How to become a Pest and Weed Controller

Pest and weed controllers kill or control plants, animals and insects that are considered troublesome or harmful to agricultural, industrial or domestic activities.

Personal requirements of a Pest and Weed Controller

  • Good communication and customer service skills
  • Able to work independently and solve problems
  • Free from breathing problems and related conditions
  • No known allergies to the chemicals used
  • Safety-conscious
  • Able to make accurate observations and calculations
  • Responsible attitude

Education & Training for a Pest and Weed Controller

You can work as a pest and weed controller without formal qualifications, but you will need to obtain a special licence, which requires some study. You will probably get some informal training on the job. Entry to this occupation may be improved if you have qualifications. You may like to consider a VET qualification in conservation and land management, urban pest management, vertebrate pest management or weed management. As subjects and prerequisites can vary between institutions, you should contact your chosen institution for further information. You can also become a pest and weed controller through a traineeship in Pest Management, Conservation and Land Management, Vertebrate Pest Management or Weed Management. Entry requirements may vary, but employers generally require Year 10. For more details, see Section 2. Ask your career adviser about the possibility of starting some of this training in school.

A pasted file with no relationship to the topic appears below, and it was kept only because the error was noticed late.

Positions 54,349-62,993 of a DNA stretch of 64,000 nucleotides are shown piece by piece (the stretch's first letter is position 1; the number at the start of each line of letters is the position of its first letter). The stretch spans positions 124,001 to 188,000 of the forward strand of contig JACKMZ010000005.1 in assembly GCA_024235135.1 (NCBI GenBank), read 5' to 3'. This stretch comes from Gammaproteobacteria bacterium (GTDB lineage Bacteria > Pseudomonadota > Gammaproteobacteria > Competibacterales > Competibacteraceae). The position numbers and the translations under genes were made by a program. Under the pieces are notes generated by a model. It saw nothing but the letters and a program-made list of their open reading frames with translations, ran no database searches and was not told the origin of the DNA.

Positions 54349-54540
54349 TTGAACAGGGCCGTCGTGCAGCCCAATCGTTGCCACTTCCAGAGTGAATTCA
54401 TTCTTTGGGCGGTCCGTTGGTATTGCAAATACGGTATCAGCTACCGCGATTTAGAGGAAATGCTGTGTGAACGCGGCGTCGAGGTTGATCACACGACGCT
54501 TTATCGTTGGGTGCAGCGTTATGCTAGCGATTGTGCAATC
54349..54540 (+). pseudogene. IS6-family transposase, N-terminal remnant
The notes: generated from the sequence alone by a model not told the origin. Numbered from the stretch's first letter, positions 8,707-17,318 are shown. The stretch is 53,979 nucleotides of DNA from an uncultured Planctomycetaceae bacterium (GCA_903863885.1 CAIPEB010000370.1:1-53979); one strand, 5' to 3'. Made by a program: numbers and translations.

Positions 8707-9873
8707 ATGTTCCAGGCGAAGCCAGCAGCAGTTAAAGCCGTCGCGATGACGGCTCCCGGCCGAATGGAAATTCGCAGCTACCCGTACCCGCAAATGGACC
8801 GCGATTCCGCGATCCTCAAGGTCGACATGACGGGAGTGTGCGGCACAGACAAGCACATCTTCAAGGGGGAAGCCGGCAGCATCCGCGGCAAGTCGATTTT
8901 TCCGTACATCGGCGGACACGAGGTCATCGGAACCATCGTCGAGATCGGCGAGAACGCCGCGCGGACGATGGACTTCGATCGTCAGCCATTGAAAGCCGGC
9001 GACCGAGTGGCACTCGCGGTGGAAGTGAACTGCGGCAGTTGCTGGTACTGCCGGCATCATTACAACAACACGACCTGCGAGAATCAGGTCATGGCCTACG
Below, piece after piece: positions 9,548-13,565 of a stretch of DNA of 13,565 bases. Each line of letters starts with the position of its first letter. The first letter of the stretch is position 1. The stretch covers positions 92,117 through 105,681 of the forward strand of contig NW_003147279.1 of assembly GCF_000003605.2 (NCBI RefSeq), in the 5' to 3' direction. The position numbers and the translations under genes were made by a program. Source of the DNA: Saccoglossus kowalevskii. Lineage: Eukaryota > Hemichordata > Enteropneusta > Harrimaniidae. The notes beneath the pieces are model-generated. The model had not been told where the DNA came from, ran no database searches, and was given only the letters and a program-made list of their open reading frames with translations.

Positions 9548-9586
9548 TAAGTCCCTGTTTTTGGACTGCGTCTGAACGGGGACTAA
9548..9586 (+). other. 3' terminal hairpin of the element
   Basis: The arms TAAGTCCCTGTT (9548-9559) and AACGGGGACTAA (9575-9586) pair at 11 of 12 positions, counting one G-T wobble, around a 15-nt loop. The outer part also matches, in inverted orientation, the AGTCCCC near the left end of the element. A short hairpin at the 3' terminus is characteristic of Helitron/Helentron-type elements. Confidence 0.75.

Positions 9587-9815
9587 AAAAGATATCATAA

Duties & Tasks of a Pest and Weed Controller

Pest and weed controllers may perform the following tasks:

  • inspect properties, identify problems, determine treatments and provide estimates of costs at the request of landowners or government authorities
  • advise on preventative measures
  • apply appropriate pesticides (including sprays, gels, dusts, baits and fumigants) to infested areas
  • handle, mix and store chemicals following safety precautions and regulations set by manufacturers and government legislation
  • operate generators, compressors, and manual and electric pumps to inject or spray liquid and gaseous pesticides and herbicides
  • take care to minimise damage to other plants, animals and the environment
  • carry out simple maintenance practices to prevent pests entering buildings, such as bird-proofing roofs, and filling cracks and crevices
  • maintain equipment in safe, efficient working order
  • maintain work records of each property inspected, the pest or weed problem, chemicals used and the amount of time spent at each location
  • write reports for clients.

Working conditions for a Pest and Weed Controller

Pest and weed controllers have a lot of contact with chemicals and wear protective clothing such as overalls, gloves and masks. Pest controllers work both inside and outside and are sometimes required to work in cramped conditions, such as under houses or in attics. Weed controllers usually work outside. Pest and weed controllers usually have a lot of contact with clients.

Employment Opportunities for a Pest and Weed Controller

Pest and weed control is largely seasonal work, with high demand for experienced staff in the summer months and less demand in winter. Controllers may work for large pest control companies servicing a wide geographical area, or they may be self-employed, operating in a relatively small area or specialising in a particular type of control. Demand may also be affected by the level of housing construction as new houses are required by law to be treated.

Additional Information
All persons who apply herbicides or pesticides for a fee or reward must have, or work under someone who has, an appropriate licence.
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